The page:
Center for Shared Insight, PC

Ways to use social support to prevent postpartum anxiety and depression

October 8, 2019
Posted By: Kristen Hick, Psy.D.

Strategies to manage the roller coaster of emotions following the birth of a child is often an afterthought. So much time is spent preparing for baby, from planning the nursery, to investing in all the gear for breast-feeding, and so little focus is placed on the mother’s postpartum recovery. Social support is a powerful way to address postpartum needs and provides a reminder that you are not alone in your postpartum challenges. While community can significantly aid in your healing, hearing about other moms’ anxieties can also add to yours.

In this post, we’ll consider what kind of social support can help prevent postpartum depression and anxiety and how you can effectively set boundaries to ensure that you support systems don’t add to your overwhelm.

Types of Support

If you are a new mom, you are likely wondering what types of social support are best for you. Sure, it’s easy to join a postpartum Facebook group, or even create a group text with your mom friends to ask quick questions and get advice without leaving the house. But, overtime, this can be isolating, and getting out of the house with your baby can help with postpartum depression, as can finding more in-person opportunities to connect with other moms going through the same emotions as you. These opportunities might be at your local prenatal yoga studio, through doulas, via postpartum support groups or breastfeeding groups, or with church groups. Attend a few groups before you decide if you want to commit. Notice how you feel before and after your attend. And, if getting out of the house creates too much stress or anxiety for you and your new baby, stick with online video groups to start.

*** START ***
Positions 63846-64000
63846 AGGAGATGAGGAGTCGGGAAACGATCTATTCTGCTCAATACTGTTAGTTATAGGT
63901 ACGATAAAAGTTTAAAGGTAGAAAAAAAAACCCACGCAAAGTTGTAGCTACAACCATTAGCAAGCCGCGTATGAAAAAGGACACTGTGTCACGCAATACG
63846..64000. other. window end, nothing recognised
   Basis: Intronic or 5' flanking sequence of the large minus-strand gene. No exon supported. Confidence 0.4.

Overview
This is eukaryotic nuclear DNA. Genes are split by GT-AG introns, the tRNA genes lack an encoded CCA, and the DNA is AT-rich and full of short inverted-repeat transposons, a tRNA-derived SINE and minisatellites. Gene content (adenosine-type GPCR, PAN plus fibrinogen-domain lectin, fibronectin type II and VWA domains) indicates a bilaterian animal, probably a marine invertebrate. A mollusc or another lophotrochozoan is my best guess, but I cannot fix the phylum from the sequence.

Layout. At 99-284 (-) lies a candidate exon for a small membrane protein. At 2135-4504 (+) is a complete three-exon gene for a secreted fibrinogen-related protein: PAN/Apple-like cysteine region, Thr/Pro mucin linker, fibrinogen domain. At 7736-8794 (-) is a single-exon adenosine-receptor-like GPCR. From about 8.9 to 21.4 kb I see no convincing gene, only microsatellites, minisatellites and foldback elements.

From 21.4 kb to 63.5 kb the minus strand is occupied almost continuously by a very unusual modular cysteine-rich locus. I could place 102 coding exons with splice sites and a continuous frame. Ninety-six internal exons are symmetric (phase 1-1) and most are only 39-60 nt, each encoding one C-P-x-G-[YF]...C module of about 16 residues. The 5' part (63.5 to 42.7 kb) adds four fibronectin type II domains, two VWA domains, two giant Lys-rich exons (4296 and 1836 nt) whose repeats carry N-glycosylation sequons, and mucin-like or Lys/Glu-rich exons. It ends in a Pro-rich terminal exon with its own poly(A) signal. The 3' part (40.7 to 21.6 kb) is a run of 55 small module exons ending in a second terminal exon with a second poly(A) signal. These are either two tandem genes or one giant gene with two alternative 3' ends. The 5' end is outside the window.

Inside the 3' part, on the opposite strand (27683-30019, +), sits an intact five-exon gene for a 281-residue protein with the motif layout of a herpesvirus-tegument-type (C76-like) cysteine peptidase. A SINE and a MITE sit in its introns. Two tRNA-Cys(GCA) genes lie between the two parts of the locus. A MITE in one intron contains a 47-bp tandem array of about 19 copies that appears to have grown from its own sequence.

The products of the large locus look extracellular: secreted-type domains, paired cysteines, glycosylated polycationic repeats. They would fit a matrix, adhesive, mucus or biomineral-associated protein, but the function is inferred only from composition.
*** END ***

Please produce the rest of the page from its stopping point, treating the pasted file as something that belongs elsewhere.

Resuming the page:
Setting boundaries

While being around other moms can be comforting, it can also add to your stress if you tend to take on the energy of others. This is a highly emotional time for moms, and if you find yourself depleted, anxious, or depressed after attending your postpartum group, it might be time to consider what boundaries are sustainable. Not to mention, once you meet other moms, they may depend too much on your emotional support to get through this time with baby. Don’t hesitate to use phrases like “I’m maxed out today and can’t take on anymore, can we connect tomorrow?” or “I’m getting anxious about my baby getting sick and can’t hear about this today”. If this continues to be overwhelming, consider fostering relationships with moms who have toddlers instead. Once most new moms are out of the main postpartum phase, they’ll be under less stress about their own child and more eager to help, while having less to “dump” on you. 


Lastly, having dedicated therapy sessions throughout your postpartum healing can help prevent depression and anxiety. Having someone to talk to, as well as dedicated time to focus on yourself when you are giving so much to another human being can be incredibly powerful and fulfilling. Set aside the mom guilt around the time and money it might take to get this regular, ongoing support, and instead focus on the benefit to yourself, your family, and your new baby. Postpartum therapy is an investment in your future as a mother.

At Center for Shared Insight, we help identify factors in your life that could contribute to emotional challenges post-baby and proactively work together to overcome the potential for postpartum depression and anxiety. Coupled with social support, your chances of a healthy postpartum period significantly increase. Contact our team to learn more about options for postpartum therapy today.

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